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Death in Beijing
Murder and Forensic Science in Republican China


Part of Science in History

  • Date Published: July 2016
  • availability: In stock
  • format: Hardback
  • isbn: 9781107126060

£ 44.99

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About the Authors
  • In this innovative and engaging history of homicide investigation in Republican Beijing, Daniel Asen explores the transformation of ideas about death in China in the first half of the twentieth century. In this period, those who died violently or under suspicious circumstances constituted a particularly important population of the dead, subject to new claims by police, legal and medical professionals, and a newspaper industry intent on covering urban fatality in sensational detail. Asen examines the process through which imperial China's old tradition of forensic science came to serve the needs of a changing state and society under these dramatically new circumstances. This is a story of the unexpected outcomes and contingencies of modernity, presenting new perspectives on China's transition from empire to modern nation state, competing visions of science and expertise, and the ways in which the meanings of death and dead bodies changed amid China's modern transformation.

    • Presents a textured description of interactions between law and science in early twentieth-century China
    • Uses compelling historical materials to approach abstract questions about the nature and implications of 'modernity' in China and beyond
    • Balances a detailed view of everyday life in Republican Beijing with watershed moments in modern Chinese history
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    Reviews & endorsements

    'Dealing with the dead involved many important things in Republican Beijing. In this profoundly original study in political, urban, and intellectual change, Asen shows how methods of forensic examination with a millennial pedigree paradoxically participated in the construction of the modern state.' Pierre-Étienne Will, Collège de France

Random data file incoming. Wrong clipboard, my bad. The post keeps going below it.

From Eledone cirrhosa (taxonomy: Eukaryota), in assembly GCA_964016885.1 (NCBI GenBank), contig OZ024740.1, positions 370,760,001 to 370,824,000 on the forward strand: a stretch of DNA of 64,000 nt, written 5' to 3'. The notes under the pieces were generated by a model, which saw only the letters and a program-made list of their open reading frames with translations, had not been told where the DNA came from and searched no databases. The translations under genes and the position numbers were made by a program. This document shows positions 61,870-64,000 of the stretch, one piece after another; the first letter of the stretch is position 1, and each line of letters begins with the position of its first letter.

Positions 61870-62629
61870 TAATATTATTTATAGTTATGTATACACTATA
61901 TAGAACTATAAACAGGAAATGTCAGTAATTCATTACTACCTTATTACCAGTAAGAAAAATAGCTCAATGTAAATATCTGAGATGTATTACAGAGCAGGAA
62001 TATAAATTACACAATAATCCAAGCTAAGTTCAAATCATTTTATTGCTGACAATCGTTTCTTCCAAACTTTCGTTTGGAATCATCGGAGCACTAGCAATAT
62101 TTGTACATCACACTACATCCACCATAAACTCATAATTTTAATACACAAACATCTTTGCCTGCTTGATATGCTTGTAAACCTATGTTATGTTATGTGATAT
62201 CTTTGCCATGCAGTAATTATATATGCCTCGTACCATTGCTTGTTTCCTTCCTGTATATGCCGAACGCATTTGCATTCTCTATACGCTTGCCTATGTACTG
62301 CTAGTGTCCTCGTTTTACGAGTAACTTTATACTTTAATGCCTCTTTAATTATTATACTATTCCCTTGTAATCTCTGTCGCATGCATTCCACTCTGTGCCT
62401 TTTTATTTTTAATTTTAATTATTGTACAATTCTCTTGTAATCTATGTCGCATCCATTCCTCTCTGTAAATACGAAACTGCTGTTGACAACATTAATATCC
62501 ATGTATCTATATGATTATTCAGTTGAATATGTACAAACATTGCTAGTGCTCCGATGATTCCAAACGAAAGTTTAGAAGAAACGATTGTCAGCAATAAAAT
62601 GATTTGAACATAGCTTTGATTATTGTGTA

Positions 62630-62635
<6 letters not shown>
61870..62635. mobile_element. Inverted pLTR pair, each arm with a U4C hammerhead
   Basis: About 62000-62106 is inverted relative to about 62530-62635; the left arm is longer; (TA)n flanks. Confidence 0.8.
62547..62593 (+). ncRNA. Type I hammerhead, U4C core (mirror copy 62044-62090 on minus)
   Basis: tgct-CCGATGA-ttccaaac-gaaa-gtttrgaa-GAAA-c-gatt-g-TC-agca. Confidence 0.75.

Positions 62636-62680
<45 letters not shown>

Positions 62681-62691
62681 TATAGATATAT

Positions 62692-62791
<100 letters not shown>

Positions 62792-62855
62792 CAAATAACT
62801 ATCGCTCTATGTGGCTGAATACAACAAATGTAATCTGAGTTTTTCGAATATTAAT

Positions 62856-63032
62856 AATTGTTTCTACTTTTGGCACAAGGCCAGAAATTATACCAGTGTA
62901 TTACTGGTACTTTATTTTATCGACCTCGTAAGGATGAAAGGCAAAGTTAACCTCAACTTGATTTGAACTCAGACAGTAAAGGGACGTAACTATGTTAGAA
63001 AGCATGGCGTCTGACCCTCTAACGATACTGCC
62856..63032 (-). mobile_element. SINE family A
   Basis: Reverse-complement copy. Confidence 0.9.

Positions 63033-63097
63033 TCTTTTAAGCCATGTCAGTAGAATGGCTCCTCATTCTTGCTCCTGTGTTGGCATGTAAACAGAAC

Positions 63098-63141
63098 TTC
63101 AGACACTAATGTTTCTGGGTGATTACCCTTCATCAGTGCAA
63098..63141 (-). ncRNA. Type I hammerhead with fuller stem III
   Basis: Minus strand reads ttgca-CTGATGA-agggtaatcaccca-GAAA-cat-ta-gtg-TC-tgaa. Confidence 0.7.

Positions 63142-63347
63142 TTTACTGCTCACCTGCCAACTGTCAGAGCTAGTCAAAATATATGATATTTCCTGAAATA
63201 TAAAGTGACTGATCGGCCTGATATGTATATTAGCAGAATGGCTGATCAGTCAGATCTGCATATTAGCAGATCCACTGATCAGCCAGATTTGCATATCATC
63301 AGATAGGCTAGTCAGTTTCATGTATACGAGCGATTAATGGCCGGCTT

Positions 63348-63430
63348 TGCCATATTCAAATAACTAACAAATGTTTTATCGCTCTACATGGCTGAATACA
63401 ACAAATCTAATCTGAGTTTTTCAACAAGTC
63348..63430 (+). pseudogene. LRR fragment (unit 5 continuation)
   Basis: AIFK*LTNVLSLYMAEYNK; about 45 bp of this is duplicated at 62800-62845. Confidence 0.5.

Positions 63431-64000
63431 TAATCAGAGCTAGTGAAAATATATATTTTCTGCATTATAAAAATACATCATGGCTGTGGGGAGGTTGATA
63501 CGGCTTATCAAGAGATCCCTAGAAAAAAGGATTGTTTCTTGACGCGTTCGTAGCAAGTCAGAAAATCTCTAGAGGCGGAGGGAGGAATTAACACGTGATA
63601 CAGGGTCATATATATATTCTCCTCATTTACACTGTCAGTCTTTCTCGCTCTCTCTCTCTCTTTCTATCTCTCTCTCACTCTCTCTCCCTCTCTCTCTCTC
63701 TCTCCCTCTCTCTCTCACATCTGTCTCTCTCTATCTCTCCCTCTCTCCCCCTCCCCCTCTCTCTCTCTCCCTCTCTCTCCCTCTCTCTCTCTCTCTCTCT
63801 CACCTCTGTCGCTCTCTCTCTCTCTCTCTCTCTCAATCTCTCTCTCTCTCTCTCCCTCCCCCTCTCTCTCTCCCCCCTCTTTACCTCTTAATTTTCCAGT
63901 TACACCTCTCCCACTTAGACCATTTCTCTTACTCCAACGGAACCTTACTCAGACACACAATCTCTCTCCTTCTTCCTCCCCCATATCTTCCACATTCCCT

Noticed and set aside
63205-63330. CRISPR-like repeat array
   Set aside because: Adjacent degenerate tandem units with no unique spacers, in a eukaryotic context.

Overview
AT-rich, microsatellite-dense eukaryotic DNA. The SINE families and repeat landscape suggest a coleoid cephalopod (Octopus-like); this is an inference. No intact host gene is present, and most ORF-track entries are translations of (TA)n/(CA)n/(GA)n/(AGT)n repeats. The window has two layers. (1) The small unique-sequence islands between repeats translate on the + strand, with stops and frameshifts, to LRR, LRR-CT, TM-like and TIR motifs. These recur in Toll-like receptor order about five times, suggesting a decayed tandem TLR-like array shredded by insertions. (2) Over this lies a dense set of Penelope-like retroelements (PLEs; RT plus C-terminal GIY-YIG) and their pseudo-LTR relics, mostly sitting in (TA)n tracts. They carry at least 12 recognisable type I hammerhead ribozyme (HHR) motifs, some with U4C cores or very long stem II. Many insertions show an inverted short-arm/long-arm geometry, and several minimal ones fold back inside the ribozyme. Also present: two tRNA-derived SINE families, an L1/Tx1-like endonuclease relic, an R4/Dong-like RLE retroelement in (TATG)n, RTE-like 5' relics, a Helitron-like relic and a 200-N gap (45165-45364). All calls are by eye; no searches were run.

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    Product details

    • Date Published: July 2016
    • format: Hardback
    • isbn: 9781107126060
    • length: 256 pages
    • dimensions: 235 x 163 x 17 mm
    • weight: 0.56kg
    • contains: 7 b/w illus.
    • availability: In stock
  • Table of Contents

    1. Suspicious deaths and city life in Republican Beijing
    2. On the case with the Beijing procuracy
    3. Disputed forensics and skeletal remains
    4. Publicity, professionals, and the cause of forensic reform
    5. Professional politics of a crime scene
    6. Dissection and its discontents
    7. Legal medicine during the Nanjing decade
    Conclusion: a history of forensic modernity

  • Author

    Daniel Asen, Rutgers University, New Jersey
    Daniel Asen is Assistant Professor in the Department of History at Rutgers University, Newark. His published research has investigated the social and cultural contexts of science and medicine in late imperial and twentieth-century China, with attention to transnational and global perspectives. His work has been published in Social History of Medicine and East Asian Science, Technology and Society, as well as within edited volumes on legal history and the history of medicine in China. He is a member of the American Historical Association, the Association for Asian Studies, and the International Society for Chinese Law and History.

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